Languorous Languidness and Vapors

Blame the heat – we’re having an early bout of simmering, liquid heat that fogs the brain and tires the limbs and makes one both languid and restless at the same time – from Latin ‘languidus’, meaning weak and faint – which is not exactly the same as languorous – from Latin for feebleness or ‘lassitude’ – another wonderful ‘l’ word in the same family of terms used by the French to describe elegantly paralyzing immobility.  Pictures of southern ladies clad n the lightest of white linens and fanning themselves slowing come to mind, as does the southern term ‘vapors’ –  developed from the medieval notion of exhalations from the stomach affecting the brain – not always heat related but often heat induced, languid collapses of white-linen decorum.  Whatever will we do when August comes?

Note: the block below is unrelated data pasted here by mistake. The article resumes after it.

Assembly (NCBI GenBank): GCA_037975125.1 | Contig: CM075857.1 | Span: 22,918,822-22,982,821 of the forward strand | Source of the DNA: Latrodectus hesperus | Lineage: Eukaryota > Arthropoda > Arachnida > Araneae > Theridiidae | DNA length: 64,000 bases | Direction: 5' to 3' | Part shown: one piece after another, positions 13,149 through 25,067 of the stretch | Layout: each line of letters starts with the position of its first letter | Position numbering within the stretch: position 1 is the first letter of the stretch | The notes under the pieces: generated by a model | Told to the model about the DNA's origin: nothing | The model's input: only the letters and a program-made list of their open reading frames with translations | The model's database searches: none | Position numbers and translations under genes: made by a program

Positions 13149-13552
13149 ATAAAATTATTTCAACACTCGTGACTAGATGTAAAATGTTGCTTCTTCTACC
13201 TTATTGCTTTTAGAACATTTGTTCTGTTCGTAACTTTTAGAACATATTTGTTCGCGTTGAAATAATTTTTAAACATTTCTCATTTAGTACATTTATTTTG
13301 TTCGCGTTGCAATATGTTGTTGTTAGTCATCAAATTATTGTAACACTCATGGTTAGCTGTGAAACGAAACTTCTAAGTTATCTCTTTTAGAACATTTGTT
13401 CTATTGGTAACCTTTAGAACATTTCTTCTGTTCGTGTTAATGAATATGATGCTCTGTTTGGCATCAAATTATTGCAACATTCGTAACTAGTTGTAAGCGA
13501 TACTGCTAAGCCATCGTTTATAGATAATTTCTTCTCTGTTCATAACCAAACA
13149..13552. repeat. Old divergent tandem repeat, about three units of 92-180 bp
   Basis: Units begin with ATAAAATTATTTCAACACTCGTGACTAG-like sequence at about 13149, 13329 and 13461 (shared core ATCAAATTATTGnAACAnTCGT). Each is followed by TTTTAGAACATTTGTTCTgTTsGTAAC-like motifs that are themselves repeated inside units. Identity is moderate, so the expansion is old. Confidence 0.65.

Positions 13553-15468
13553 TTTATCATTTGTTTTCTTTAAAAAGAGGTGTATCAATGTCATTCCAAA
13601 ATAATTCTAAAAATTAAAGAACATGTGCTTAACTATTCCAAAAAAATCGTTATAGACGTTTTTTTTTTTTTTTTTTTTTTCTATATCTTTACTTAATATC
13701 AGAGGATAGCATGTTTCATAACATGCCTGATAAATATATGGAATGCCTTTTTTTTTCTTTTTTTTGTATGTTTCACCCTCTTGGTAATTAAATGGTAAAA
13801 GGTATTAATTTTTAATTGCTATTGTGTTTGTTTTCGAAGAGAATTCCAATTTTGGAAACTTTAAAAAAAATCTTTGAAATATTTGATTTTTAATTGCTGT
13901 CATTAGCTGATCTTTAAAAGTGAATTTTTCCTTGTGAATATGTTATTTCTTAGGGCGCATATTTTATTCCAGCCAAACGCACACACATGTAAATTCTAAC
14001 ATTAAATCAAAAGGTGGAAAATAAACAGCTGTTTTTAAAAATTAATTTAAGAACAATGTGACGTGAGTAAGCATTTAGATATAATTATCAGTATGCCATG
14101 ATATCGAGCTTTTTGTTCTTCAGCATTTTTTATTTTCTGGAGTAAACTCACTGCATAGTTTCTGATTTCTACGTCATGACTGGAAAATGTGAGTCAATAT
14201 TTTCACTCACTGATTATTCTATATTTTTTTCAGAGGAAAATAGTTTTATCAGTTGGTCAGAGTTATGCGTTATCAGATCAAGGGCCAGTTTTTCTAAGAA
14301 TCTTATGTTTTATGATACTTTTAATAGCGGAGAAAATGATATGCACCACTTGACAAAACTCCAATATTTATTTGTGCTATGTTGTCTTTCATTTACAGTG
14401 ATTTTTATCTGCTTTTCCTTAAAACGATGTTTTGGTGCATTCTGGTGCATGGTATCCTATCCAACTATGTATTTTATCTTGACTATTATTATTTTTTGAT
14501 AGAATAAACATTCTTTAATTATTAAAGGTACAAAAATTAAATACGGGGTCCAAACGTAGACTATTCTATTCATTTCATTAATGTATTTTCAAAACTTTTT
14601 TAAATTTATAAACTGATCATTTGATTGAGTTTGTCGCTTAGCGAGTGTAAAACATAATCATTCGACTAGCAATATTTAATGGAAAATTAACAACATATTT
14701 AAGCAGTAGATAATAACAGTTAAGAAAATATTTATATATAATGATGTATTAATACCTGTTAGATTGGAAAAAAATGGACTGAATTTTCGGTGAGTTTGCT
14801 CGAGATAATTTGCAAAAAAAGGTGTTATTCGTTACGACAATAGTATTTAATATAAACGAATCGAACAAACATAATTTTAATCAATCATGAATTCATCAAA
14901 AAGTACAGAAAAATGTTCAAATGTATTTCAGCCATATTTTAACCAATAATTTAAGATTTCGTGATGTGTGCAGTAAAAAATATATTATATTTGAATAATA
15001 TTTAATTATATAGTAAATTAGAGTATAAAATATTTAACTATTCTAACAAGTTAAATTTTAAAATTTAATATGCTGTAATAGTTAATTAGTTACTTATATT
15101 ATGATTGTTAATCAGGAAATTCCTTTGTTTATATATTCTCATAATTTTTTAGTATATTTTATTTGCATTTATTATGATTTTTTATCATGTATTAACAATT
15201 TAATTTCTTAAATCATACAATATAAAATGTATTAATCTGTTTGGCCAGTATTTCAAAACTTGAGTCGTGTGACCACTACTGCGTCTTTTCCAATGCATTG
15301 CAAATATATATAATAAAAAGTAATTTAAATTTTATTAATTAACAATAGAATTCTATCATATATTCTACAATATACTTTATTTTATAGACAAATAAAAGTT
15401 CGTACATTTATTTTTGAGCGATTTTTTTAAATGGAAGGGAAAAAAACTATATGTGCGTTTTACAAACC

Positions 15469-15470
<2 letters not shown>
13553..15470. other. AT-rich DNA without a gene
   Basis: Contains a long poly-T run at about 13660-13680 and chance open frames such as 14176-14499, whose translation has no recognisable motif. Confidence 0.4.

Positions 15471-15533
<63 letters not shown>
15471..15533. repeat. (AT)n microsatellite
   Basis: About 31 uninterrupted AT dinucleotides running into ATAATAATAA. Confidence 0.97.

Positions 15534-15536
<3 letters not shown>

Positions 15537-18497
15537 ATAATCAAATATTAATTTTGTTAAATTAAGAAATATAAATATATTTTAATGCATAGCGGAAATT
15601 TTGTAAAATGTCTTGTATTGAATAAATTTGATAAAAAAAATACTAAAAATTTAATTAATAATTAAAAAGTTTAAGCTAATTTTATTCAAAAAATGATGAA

Advertisements

About hickson1

Art historian, professor, Italian Renaissance and Baroque specialist
This entry was posted in Uncategorized. Bookmark the permalink.

Leave a Reply

Fill in your details below or click an icon to log in:

WordPress.com Logo

You are commenting using your WordPress.com account. Log Out / Change )

Twitter picture

You are commenting using your Twitter account. Log Out / Change )

Facebook photo

You are commenting using your Facebook account. Log Out / Change )

Google+ photo

You are commenting using your Google+ account. Log Out / Change )

Connecting to %s